Banish Automation Silos With a Warehouse Execution System
To stay ahead of growing e-commerce demands while compensating for the difficulties of finding and retaining qualified workers, more distribution centers (DCs) today are investing in automated warehouse solutions in order to meet customer SLAs and reduce overall operating costs. However, most retailers already have a network of DCs consisting of various equipment, controls and software that was leveraged to perform certain processes for the distribution tasks of the past. With the need to revitalize current DC networks to compete with the Amazons of the world, retailers are dealing with the headache of integrating new technologies with existing warehouse automation equipment and management software, which isn’t an easy task — especially when the systems are sourced from different suppliers and equipped with different control systems.
This disparity creates automation silos (also referred to as islands of automation) that frequently don’t communicate with each other to create a unified, synchronized order fulfillment system. That’s where warehouse execution systems (WES) come into play: unlike individual automation software to control one specific process in the DC, a WES takes a holistic approach gathering inputs from all of a facility’s unrelated software, material handling equipment and automation technologies to banish the silos and orchestrate fulfillment workflows.
DC supervisors are faced with multiple areas to monitor. Their plans revolve among checking inventory levels in their warehouse management system (WMS), monitoring conveyor jams in their warehouse control systems (WCS), or gauging labor productivity in their labor management system (LMS), all in a collective effort to ease losing critical on-the-floor time and playing catch-up at their desks. The integration of a WES provides visibility into all of these areas within one viewpoint which enables flexible, real-time orchestration of order fulfillment functions, including: inbound and outbound product flow; inventory management; order management; and order release. The WES is able to keep the supervisor updated on general health of the DC and the order fulfillment process without needing heavy involvement to ensure a successful shift.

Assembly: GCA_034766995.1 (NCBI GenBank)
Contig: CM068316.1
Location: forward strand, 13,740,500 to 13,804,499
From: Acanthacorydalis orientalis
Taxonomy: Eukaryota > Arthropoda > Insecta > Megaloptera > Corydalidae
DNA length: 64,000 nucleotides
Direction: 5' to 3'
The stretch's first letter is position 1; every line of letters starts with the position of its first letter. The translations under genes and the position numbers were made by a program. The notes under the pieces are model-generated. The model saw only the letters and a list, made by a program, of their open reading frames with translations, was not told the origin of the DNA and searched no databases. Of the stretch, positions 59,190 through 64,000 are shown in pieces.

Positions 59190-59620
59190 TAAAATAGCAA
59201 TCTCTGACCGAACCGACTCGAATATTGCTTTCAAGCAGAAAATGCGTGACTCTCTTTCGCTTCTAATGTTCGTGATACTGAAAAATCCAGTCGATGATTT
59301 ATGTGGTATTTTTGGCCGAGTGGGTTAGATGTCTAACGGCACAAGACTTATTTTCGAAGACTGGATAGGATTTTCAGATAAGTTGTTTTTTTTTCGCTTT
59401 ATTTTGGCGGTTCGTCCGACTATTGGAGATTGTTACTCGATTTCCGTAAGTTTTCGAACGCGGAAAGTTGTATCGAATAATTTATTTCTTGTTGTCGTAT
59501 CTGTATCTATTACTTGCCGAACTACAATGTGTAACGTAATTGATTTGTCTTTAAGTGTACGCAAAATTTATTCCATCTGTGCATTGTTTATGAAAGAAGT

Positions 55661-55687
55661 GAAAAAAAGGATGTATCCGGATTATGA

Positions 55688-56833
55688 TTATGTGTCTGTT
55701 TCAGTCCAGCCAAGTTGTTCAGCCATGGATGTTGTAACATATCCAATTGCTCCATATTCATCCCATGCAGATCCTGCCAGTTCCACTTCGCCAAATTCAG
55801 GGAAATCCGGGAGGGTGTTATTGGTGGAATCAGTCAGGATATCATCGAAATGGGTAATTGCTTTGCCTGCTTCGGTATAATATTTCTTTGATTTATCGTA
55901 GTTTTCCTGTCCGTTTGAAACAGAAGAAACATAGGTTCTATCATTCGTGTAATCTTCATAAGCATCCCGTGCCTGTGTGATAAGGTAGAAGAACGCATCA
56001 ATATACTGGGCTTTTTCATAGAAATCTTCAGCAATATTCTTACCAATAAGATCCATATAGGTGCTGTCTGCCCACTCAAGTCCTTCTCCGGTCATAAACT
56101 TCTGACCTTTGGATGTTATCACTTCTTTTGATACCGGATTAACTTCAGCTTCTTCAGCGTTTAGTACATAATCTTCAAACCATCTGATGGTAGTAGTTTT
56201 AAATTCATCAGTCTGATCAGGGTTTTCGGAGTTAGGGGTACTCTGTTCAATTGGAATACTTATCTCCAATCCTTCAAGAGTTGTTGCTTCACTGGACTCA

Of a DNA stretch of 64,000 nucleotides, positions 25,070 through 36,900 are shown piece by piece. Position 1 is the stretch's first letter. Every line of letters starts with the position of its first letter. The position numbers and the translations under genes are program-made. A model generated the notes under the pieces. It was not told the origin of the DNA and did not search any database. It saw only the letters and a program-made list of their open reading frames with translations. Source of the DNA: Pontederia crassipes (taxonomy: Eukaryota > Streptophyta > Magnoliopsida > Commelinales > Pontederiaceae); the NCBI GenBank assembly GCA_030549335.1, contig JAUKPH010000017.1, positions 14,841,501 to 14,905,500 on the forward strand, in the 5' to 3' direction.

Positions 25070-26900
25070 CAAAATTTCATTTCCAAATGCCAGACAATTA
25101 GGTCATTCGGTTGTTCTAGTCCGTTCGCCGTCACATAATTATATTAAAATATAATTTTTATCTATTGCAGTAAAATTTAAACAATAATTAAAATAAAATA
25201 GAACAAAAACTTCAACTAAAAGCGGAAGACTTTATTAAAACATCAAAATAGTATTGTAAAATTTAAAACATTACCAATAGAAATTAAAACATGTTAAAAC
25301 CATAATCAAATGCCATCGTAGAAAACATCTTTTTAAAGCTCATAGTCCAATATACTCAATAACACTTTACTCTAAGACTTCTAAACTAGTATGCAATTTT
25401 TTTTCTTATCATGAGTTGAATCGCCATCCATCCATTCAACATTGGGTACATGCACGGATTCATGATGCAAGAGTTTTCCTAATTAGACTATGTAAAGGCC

Indeed, WES has rapidly evolved to fill the gaps left by the WMS, WCS and LMS; namely, the latter’s collective inability to provide the automation synchronization necessary to match order demands with labor availability and resource allocation. Recent advancements have further empowered WES to provide integrated, machine-level control in cutting-edge warehouse automation, such as: automated storage and retrieval system (AS/RS) shuttles and cranes; robotic picking; and automatic palletizing and depalletizing technology.
What truly sets today’s WES — such as Momentum™ WES from Honeywell Intelligrated — apart from its predecessors is its capability to apply intelligence to business processes and workflows. For e-commerce operations — where fulfillment priorities shift continuously — this means a WES enables dynamic, real-time decision making for order prioritization and release execution. It does this through sophisticated, data science enabled algorithms that achieve smarter workflows and resource allocation based on available capacity in downstream areas such as picking zones or order consolidation processes like put walls or unit sortation.
Simply put, today’s WES integrates key automation systems within the four walls of the DC to provide unprecedented throughput and productivity gains. As e-commerce retailers increasingly implement more automation, a WES will become necessary in order to reap the maximum benefits from those investments. Additional information about how WES has evolved to enable greater degrees of automation, deliver higher throughput rates, and provide the flexibility to deal with dynamic fulfillment challenges is detailed in our On The Move article, The Evolution of Warehouse Execution.